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Detroit Pistons

Detroit Pistons

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Pistons Corner

The Detroit Pistons are a professional basketball team in the National Basketball Association (the NBA).  The Detroit Pistons play in the Central Division of the Eastern Conference with four other teams: the Chicago Bulls, the Cleveland Cavaliers, the Indiana Pacers and the Milwaukee Bucks.  Pistons tickets will surely be hard to come by during the 2014-2015 NBA schedule.

Detroit Pistons 2014-2015 Outlook

If you’re looking for an Eastern Conference team that might make a significant leap up the standings, consider the Detroit Pistons.

Though Detroit returns the vast majority of a roster that won only 29 games a year ago (plus Jodie Meeks, D.J. Augustin and Caron Butler), Stan Van Gundy’s arrival as commanding officer will add structure and discipline.

Josh Smith and Brandon Jennings are dangerous commodities indeed. Both can shoot their team out of games if not precisely managed. For the Pistons to make noise, Van Gundy will have to rein those two in while also getting more from the rest of the roster—Greg Monroe and Andre Drummond in particular.

So we will just have to wait a see how this plays out.

The Palace of Auburn Hills

The Detroit Pistons play their home games at the Palace of Auburn Hills.  The Palace of Auburn Hills opened in 1988 and has also been the home for the Detroit Shock of the Women’s National Basketball Association (the WNBA) since 1998.  It is the largest arena in the NBA, as it boasts a seating capacity of 22,076 devoted die-hard Detroit Pistons fans.  The Palace of Auburn Hills has also played host to numerous memorable and historic concerts and special events during its 20 year history.

The Palace of Auburn Hills
6 Championship Drive
Auburn Hills, Michigan 48326

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The Detroit Pistons originally played in the National basketball League as the Fort Wayne Zollner Pistons from 1941 through 1948.  In 1948, the Pistons joined the ranks of the Basketball Association of America and the team was known simply as the Fort Wayne Pistons.  Following that 1948 season, Pistons owner Fred Zollner brokered a merger between the country’s two professional basketball leagues – the Basketball Association of America and the National Basketball League – to form the NBA.  The newly created NBA started with the 1948-1949 season.  The Fort Wayne Pistons advanced to the NBA playoffs in all but one of its 1st nine seasons in the NBA.  Twice, the Fort Wayne Pistons lost in the NBA Finals: 4-3 to the Syracuse Nationals in 1955 and 4-1 to the Philadelphia 76ers in 1956.  The Pistons franchise remained in Fort Wayne, Indiana until 1957. 

During the summer of 1957, Mr. Zollner moved the team to Detroit, Michigan which had not had a professional basketball team since the Detroit Gems of the National Basketball League moved to Minneapolis to become the Minneapolis Lakers in 1947.  During the 1960’s and 1970’s, the Detroit Pistons had many strong individual players, but weak teams.  With the likes of Dave DeBusschere, Dave Bing and Bob Lanier, it was always surprising when the Detroit Pistons never mounted a serious playoff push during this stretch.  From 1957 through 1983, the furthest the Detroit Pistons ever advanced in the playoffs was the Conference Semifinals in 1974 and 1976.  The 1980’s, however, brought the era of the “Bad Boys” as the likes of Isiah Thomas, Bill Laimbeer, Vinnie Johnson, Joe Dumars, Rick Mahorn, John Salley, Dennis Rodman and Adrian Dantley, led the Detroit Pistons to back-to-back NBA championships in 1988-1989 and 1989-1990.  Head Coach Chuck Daly was masterful at channeling in the various individual personalities of the players on these teams to generate the team chemistry necessary for winning an NBA Championship.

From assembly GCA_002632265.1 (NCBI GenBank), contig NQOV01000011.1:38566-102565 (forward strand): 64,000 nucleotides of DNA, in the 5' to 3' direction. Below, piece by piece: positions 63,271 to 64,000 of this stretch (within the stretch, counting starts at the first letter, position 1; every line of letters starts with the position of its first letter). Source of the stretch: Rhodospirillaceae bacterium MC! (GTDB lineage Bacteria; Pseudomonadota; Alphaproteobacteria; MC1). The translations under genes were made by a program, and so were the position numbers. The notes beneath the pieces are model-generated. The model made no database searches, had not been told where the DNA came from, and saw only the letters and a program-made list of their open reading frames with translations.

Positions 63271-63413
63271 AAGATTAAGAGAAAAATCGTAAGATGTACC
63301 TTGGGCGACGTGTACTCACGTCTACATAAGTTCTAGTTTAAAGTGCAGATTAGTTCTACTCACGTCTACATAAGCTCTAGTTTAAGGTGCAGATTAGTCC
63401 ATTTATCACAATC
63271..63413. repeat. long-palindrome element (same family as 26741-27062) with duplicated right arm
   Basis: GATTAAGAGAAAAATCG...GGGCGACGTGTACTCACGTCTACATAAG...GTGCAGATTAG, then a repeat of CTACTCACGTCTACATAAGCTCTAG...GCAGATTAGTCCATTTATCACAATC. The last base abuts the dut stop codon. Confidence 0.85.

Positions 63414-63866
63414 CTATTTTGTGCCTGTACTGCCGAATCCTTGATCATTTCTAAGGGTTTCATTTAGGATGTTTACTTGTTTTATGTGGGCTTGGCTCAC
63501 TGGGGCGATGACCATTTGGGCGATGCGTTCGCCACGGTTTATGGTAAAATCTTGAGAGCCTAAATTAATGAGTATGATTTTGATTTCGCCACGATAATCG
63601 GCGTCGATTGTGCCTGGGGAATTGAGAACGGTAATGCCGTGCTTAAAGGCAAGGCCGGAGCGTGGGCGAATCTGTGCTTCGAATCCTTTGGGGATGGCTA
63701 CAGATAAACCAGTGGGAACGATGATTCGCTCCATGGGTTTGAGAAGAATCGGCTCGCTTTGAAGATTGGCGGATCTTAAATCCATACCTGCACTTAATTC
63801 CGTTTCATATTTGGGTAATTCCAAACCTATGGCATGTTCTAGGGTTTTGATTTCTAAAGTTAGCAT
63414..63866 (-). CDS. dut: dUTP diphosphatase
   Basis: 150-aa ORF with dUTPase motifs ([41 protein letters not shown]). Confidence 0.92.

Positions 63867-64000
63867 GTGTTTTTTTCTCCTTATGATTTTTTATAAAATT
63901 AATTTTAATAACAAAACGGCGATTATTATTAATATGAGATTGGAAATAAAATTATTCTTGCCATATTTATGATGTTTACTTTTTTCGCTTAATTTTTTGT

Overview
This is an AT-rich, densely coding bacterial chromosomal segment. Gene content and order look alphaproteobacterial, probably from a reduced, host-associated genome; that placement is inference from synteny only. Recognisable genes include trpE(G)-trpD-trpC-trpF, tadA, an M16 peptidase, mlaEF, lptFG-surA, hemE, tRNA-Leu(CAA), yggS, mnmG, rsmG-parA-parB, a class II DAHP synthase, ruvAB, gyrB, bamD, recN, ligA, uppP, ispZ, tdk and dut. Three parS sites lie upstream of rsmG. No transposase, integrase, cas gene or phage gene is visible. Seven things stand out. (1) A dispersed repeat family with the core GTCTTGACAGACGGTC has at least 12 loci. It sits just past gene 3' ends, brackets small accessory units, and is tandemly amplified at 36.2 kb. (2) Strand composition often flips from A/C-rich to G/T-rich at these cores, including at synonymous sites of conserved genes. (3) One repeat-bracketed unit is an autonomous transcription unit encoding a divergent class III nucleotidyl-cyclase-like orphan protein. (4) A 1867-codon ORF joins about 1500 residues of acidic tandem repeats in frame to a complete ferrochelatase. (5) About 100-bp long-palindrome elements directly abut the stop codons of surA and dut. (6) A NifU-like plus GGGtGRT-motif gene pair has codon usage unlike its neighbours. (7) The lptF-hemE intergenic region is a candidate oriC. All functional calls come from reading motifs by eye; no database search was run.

Following the heyday of the 1980’s, the Pistons experienced a funk during the Bulls’ Michael Jordan-era of the 1990’s.  During the 1990’s, the Detroit Pistons advanced to the NBA playoffs only 5 times in 10 years, losing in the 1st round each and every time.  Following that poor stretch, Former Pistons star Joe Dumars was hired as the President of Basketball Operations in 2000 and he quickly transformed the team into one the best teams in the NBA during the 2000’s.  Dumars brought in Ben Wallace, Chauncey Billups, Richard Hamilton, Tayshaun Prince, Rasheed Wallace and Antonio McDyess to help bolster the team’s defensive prowess.  Dumars also utilized the talent of head coaches Rick Carlisle, Larry Brown and Flip Saunders to bring an important team-oriented concept to the franchise.  And starting with the 2001-2002 season, the Detroit Pistons have advanced to at least the Conference Semifinals in 6 consecutive years.  The Detroit Pistons recorded the franchise’s 3rd NBA Championship in 2003-2004 with a dominating 4-1 series victory over the Los Angeles Lakers.  The Detroit Pistons advanced to the NBA Finals the following year, but they lost to the San Antonio Spurs 4-3.  And while the Cleveland Cavaliers upset the Detroit Pistons in the Eastern Conference Finals in 2007, the Detroit Pistons are still considered one of the best teams in the NBA.                            

The Detroit Pistons have retired the following players’ numbers:  Chuck Daly’s #2 (the number 2 represents the 2 NBA Championship teams he coached with the Detroit Pistons); Joe Dumars’ #4; Isiah Thomas’ #11; Vinnie Johnson’s #15; Bob Lanier’s #16; Dave Bing’s #21; and Bill Laimbeer’s #40.  The Detroit Pistons have also honored team owner (since 1974) William Davidson with an honorary banner for his more than 30 years of service with the Detroit Pistons.